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Pioneer Anne Bailey’s place in West Virginia history is tied to an event that may not have happened. She is often credited with carrying gunpowder from Lewisburg to relieve a 1790 siege on Fort Lee at the site of present Charleston. Contemporary chroniclers make no mention of this siege, and subsequent historians consider the tale apocryphal. Nevertheless, ‘‘Mad Anne’’ Bailey remains a powerful symbol of the fortitude required of frontier women.

Bailey was born Anne Hennis in Liverpool, England, in 1742. How she came to Virginia is a subject of some debate; however, it is certain she lived in Staunton by 1761 and married Richard Trotter in 1765. After Richard was killed at the 1774 Battle of Point Pleasant, Anne swore to avenge her husband’s death. Some say this is when she turned “mad.” She taught herself how to shoot a gun and became a scout. She spent 11 years roaming the Western Virginia wilderness, relaying messages between frontier forts. About 1785, she married John Bailey, a Greenbrier County soldier, but she did not give up scouting.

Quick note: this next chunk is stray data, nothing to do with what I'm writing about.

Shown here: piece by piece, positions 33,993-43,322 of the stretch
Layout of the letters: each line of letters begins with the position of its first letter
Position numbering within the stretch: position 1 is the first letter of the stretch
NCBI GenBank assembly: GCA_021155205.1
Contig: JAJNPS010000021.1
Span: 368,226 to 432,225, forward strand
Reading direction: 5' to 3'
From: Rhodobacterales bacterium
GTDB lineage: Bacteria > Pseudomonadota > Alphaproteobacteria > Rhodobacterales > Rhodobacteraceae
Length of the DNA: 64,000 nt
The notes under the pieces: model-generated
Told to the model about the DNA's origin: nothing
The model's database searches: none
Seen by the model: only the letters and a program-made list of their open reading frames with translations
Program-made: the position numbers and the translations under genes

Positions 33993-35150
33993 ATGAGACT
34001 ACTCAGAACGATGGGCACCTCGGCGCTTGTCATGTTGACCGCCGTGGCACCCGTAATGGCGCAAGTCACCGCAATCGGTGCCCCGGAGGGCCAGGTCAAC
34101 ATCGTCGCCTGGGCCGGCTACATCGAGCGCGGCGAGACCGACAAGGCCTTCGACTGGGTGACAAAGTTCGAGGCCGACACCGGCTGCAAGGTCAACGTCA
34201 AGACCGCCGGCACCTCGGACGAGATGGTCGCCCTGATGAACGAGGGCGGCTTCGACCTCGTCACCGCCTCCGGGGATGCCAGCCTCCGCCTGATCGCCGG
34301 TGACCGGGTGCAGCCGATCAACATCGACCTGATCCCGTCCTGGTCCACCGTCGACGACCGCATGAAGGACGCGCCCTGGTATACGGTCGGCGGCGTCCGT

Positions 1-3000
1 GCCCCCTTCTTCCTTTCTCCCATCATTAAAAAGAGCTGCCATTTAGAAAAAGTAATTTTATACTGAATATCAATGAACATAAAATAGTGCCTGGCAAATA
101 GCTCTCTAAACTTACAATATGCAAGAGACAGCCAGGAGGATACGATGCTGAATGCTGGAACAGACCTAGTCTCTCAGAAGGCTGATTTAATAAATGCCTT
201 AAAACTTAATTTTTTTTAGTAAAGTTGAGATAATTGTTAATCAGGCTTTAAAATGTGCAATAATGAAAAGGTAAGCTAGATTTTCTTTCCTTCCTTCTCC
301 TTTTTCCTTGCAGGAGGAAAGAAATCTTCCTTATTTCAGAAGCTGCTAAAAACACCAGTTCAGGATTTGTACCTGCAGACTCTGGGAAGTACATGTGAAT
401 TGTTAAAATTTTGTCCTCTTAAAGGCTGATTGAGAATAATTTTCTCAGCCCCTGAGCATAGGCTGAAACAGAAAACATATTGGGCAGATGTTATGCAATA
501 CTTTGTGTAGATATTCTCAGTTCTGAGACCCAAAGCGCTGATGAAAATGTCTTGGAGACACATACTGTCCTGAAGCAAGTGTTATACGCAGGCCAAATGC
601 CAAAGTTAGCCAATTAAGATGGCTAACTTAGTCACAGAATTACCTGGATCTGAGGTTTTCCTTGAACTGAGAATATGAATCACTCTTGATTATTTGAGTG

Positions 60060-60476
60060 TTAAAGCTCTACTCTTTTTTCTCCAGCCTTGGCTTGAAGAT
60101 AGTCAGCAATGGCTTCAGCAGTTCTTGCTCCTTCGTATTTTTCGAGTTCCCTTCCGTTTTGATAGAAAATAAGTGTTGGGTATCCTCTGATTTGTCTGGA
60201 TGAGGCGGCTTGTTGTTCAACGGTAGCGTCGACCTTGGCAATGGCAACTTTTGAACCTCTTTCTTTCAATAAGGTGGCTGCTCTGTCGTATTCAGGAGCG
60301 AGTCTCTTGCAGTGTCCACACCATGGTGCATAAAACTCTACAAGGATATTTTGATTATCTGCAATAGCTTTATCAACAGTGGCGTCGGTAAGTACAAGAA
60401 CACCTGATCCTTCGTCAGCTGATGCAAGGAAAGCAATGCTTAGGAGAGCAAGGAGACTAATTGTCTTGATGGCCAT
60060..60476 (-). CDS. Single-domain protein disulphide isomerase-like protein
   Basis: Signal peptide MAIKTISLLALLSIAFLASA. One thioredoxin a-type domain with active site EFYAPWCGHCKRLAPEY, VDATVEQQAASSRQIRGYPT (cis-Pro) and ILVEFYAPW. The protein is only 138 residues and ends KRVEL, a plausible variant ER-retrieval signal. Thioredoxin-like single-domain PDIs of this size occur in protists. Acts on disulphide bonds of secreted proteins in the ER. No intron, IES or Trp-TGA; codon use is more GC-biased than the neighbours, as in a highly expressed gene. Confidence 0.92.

Regardless of the veracity of the Fort Lee story, Anne Bailey’s services to frontier settlements were invaluable. When the 1795 Treaty of Greenville ended the border wars between Indians and European settlers, Bailey continued her wanderer’s life, carrying mail between Staunton and Gallipolis, Ohio. She has also been credited with driving livestock from the Shenandoah to the Kanawha Valley.

Bailey spent her last years in Gallipolis, living near her son, William Trotter. According to tradition, she refused to live in William’s house and built her own cabin from fence rails. She died on November 22, 1825, and was buried in Gallipolis. In 1901 her remains were reinterred at Tu-Endie Wei in Point Pleasant. A monument at the state park pays honor to her.

This Article was written by Christine M. Kreiser

Last Revised on September 25, 2012

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Sources

Hall, Grace McCartney. Anne Bailey in West Virginia Tradition. West Virginia History, (October 1955).

Cite This Article

Kreiser, Christine M. "Mad Anne Bailey." e-WV: The West Virginia Encyclopedia. 25 September 2012. Web. 21 August 2014.

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